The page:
January 2, 2018

Toxic Beauty: 10 Artists Using Polluted Waters to Address The Current Global Water Crisis

behind chaos and destruction there is beauty. a look at the creative ways the art community is raising public awareness of the global water crisis.


Janeanne has been deep sea diving around the Scottish seas for the last ten years. Her expeditions have led her to discover a whole new beautiful world where gravity doesn’t apply where she captured a series of light images showing pollution in the sea. Her body of work revolves around capturing the beauty and destruction surrounding us.

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"Sabrina" by JC Vargas


Participating artists used water from the polluted rivers in the Philippines to create a series of watercolors, after extracting and decontaminating the contaminated sludge from different streams of Manila, the pigments obtained were used to paint watercolors, bringing a disturbing dimension to these artworks. Juxtaposed with the paintings of innocent children playing in the water. TBWA\Santiago Mangada Puno agency created the Dirty Watercolor project for the ABS-CBN Lingkod Kapamilya Foundation, which seeks to clean up rivers and to raise awareness about the problem of water pollution.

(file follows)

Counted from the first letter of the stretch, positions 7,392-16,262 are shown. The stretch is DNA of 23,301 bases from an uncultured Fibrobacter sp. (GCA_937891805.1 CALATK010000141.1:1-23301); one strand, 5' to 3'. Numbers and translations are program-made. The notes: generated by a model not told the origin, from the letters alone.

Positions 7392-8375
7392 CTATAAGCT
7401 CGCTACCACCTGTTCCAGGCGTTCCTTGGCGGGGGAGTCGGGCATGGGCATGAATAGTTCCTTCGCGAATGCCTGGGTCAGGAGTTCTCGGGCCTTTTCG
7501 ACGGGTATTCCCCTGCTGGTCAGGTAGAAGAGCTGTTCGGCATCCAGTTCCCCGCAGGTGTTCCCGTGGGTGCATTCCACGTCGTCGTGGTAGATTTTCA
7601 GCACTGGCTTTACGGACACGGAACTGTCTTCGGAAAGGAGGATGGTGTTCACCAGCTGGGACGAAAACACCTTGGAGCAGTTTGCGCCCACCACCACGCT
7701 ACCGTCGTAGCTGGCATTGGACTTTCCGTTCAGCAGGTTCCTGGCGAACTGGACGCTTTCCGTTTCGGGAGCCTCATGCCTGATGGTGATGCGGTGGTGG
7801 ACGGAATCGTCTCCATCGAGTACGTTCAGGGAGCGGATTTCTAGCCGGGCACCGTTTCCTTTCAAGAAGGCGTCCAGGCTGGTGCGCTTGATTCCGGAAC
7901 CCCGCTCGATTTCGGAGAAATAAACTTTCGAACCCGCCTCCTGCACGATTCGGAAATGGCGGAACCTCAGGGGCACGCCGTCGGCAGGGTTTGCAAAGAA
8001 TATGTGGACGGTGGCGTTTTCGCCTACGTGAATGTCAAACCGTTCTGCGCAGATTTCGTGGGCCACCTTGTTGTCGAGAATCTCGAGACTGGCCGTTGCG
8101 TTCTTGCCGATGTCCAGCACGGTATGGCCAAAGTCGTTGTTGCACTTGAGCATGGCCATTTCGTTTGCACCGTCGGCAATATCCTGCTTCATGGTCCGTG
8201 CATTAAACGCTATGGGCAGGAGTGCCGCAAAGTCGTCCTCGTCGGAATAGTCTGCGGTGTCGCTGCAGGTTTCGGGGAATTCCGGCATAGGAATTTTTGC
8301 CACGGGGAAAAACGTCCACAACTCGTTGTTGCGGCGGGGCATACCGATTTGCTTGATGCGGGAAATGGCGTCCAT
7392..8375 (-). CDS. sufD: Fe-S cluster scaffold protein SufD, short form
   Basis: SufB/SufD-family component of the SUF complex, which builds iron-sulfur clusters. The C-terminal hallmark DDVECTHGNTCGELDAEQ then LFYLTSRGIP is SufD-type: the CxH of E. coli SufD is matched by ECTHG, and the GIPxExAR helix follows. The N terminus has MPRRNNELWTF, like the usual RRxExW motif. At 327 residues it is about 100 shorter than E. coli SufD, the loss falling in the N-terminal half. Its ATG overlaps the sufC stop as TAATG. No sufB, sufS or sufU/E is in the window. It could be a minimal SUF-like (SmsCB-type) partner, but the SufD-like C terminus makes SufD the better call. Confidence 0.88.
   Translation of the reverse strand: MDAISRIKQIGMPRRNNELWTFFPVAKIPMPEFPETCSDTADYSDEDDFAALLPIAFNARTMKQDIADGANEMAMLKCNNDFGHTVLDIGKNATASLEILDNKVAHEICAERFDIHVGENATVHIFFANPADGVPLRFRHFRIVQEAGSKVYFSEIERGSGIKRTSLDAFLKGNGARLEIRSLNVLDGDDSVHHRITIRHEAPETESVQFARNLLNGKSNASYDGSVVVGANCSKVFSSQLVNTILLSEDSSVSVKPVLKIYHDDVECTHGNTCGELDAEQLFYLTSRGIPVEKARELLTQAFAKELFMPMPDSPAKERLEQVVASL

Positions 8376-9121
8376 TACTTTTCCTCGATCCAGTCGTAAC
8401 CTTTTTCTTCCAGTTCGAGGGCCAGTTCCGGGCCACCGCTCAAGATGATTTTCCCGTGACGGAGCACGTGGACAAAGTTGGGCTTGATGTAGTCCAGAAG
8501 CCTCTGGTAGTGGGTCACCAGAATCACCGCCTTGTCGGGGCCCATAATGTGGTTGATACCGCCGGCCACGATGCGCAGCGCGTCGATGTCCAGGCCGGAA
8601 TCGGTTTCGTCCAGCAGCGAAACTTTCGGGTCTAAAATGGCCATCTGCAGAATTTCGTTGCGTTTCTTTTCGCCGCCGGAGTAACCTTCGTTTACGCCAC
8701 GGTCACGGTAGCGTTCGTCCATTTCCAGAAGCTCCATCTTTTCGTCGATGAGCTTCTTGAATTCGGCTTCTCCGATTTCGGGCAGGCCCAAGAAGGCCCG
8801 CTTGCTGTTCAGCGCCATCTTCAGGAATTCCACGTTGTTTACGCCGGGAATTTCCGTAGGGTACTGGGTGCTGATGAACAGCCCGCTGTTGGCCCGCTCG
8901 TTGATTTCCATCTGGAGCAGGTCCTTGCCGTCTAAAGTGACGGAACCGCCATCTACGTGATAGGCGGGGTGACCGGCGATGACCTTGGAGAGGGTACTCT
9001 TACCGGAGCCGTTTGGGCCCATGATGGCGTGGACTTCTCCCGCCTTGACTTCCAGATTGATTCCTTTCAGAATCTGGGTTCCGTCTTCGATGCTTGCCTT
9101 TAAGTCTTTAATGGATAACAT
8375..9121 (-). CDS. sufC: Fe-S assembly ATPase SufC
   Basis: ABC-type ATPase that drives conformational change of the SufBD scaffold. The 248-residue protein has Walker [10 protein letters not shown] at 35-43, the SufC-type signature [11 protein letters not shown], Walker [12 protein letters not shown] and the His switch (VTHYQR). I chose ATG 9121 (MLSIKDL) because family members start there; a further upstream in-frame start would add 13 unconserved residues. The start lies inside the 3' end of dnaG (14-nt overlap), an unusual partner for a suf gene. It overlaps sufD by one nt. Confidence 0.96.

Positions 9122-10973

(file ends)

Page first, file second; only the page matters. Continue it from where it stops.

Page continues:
Video: Pasig River by Dirty Watercolor Curator

By Hongyi Chen


Three students of the National Taiwan University of the Arts created 100 popsicles made from polluted waters of Taiwan’s lakes, rivers, beaches and ports to raise awareness on the problem of pollution. The contaminated water popsicles contain collected sewage samples that were first frozen and then preserved in polyester resin wrapped in packaging also designed by the team, the project highlights the contrast between what is beautiful and what is problematic for the environment.

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"Unearthed Topographies" by John Sabraw


John Sabraw is an artist and professor from Ohio who’s devised a unique way of raising awareness of his state’s pollution problem.

Using toxic runoff found in the Ohio River region, Sabraw produces his own DIY pigments — bold yellows and reds that are sourced from the oxidized sludge of abandoned coal mines. A masterful feat of art-meets-science on their own, the paint colors eventually became the basis for a primordially beautiful painting series, bringing light to the ecological dilemma of the river region.

Toxic art | John Sabraw | TEDxWarwick

Photo: Jens Ziehe


For “Your waste of time,” Olafur Eliasson displayed pieces of ice that broke off from Iceland’s largest glacier, Vatnajökull. Exhibited in a refrigerated gallery space powered by solar panels, the ice “sculptures” represented 800 years of Earthly existence, putting human’s physical experience in perspective. “The obvious lesson of Mr. Eliasson’s installation, ‘Your waste of time,’ is that global warming is wreaking havoc on nature,” Ken Johnson wrote in The New York Times last year.

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The Lake Project 62, 2015 by David Maisel